Paraguay is a small country in South America, bordering Brazil, Argentina and Bolivia. Landlocked and still trying to find its bearings after a draining 35-year dictatorship under Alfredo Stroessner from 1954 to 1989, the Paraguayan economy struggles to grow. Its agriculture sector, which makes up 26 percent of its labor force, and 20 percent of the country’s GDP, has been hindered by out-of-date land reforms implemented by the previous regime and contemporary political corruption.
Roughly 45 percent of Paraguay’s population relies upon subsistence farming. The three most profitable agricultural exports in Paraguay are soy, cotton and beef. Soy is the most controversial of the three products, and is touted by some to be the best product for sustainable agriculture in Paraguay.
With a reputation for government corruption, private foreign investment is considered rare and risky in Paraguay. Until recently, poor infrastructure has hindered the growth of the industrial sector in Paraguay, but low labor costs have attracted Brazilian companies to move factories from Brazil to Paraguay. In 2016, a report by the European Union indicated that the trading bloc saw that the risk was both necessary and advantageous, and funds for projects focusing on sustainable agriculture in Paraguay were issued soon after. The six objectives of these funds are:
- Improvement of agricultural competitiveness
- Development of family agriculture and food security
- Sustainable forestry development and provision of environmental services
- Livestock and farming development
- Management of risks associated with climate variability and change
- Social integration, employability and rural entrepreneurship
Much of the EU funding focuses on improving the sustainability of cattle farming, the most important sector being the exportation of beef. Currently, the cattle population of Paraguay is about 14 million. It is estimated that by 2020 Paraguay will be home to 20 million head of cattle. Only 20 percent of this cattle is consumed in Paraguay. Chile, Russia, and Brazil are Paraguay’s largest beef importers, but the European Union is a growing market. Paraguay also seeks to increase exports to Asia and the Middle East.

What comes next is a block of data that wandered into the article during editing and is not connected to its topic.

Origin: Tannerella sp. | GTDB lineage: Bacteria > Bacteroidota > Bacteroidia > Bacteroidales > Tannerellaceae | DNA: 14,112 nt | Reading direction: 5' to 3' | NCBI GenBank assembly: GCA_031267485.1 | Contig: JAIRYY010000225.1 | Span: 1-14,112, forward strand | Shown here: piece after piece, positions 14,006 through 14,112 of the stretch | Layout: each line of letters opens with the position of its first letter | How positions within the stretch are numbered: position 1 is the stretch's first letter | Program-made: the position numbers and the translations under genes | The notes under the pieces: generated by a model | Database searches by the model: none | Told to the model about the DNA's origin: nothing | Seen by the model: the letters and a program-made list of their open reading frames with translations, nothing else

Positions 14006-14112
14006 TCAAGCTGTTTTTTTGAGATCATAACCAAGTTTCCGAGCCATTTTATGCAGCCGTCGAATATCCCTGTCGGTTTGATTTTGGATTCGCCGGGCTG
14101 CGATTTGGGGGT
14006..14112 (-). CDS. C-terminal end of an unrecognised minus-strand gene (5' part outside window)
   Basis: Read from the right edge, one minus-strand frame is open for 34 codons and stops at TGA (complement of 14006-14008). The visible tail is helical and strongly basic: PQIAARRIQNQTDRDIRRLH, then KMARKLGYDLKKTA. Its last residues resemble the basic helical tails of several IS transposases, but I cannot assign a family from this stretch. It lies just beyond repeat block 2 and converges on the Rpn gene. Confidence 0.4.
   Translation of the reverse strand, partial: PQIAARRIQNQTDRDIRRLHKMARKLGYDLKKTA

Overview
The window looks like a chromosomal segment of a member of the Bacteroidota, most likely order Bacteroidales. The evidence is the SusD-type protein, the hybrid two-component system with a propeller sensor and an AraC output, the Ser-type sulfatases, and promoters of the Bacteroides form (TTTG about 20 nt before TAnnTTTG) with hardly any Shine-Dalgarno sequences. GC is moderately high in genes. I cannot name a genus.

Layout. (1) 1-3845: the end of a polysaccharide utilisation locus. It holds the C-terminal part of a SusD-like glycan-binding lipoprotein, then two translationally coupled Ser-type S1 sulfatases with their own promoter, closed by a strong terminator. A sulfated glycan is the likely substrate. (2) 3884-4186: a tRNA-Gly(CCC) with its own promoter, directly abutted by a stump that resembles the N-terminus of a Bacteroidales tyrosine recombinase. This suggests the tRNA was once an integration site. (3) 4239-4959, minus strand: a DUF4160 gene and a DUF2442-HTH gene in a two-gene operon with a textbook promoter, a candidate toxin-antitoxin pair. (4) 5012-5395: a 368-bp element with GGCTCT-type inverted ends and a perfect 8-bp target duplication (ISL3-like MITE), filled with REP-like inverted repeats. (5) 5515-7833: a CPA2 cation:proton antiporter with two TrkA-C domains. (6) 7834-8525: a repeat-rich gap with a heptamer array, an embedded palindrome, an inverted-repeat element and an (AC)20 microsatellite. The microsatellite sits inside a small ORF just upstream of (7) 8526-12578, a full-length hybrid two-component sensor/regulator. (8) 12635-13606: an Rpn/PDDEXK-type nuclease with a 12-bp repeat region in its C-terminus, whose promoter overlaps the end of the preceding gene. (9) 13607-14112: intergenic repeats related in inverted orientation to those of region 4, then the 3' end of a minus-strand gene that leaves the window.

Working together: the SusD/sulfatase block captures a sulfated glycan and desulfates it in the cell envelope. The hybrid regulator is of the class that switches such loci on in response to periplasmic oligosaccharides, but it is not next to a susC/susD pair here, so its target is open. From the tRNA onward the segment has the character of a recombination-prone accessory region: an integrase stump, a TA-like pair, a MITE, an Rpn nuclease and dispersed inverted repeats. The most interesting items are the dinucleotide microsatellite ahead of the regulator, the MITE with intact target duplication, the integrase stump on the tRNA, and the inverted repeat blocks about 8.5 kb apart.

Cotton has been an important export in Paraguay since its introduction. Initially, raw cotton was exported to Brazil and Italy, where it was processed and spun. After the fall of the Stroessner regime, Brazilian and Italian companies decided to invest in cotton factories in Paraguay. Processing and spinning the cotton in Paraguay increased the profit margin for both the companies and the Paraguayan farmers while creating jobs in Paraguay. Unfortunately, increased use of modern mechanized farming equipment may put many farmers out of a job. This is but one of many issues that are debated in the battle for soy in Paraguay.
In Paraguay, approximately 1 percent of the population owns 77 percent of the land. Much of this land is being sold to foreign companies, many of which are Brazilian and European, to produce soy, which is becoming a booming industry in Paraguay. These companies argue that their farms are the way forward for sustainable agriculture in Paraguay. Highly mechanized, these farms efficiently use the land and resources to grow soy, in turn boosting the economic value of Paraguay’s agriculture industry. But it comes at a high social cost.
Reports from the early 2000s suggest that assassinations and false arrests were used to intimidate farmers and indigenous communities into giving up their land to these companies. Environmental diversity in Paraguay has also been hurt by the growing soy fields. Forests once covered 85 percent of eastern Paraguay, but it is estimated that less than 8 percent of the forest is left. The forest has become a green desert of soy.
Sustainable agriculture in Paraguay is both increasing and under threat. The beef industry grows safely due to the guiding hand of the European Union, Paraguay’s expanding cattle markets and many trade partners. Soy threatens to ruin the hard work and way of life of many Paraguayan farmers, along with the environmental and economic impact of mono-cropping. The laissez-faire attitude of the Paraguayan government may have helped to boost the industrial strength of Paraguay, but regulation will be needed to save sustainable agriculture in Paraguay.
– Nick DeMarco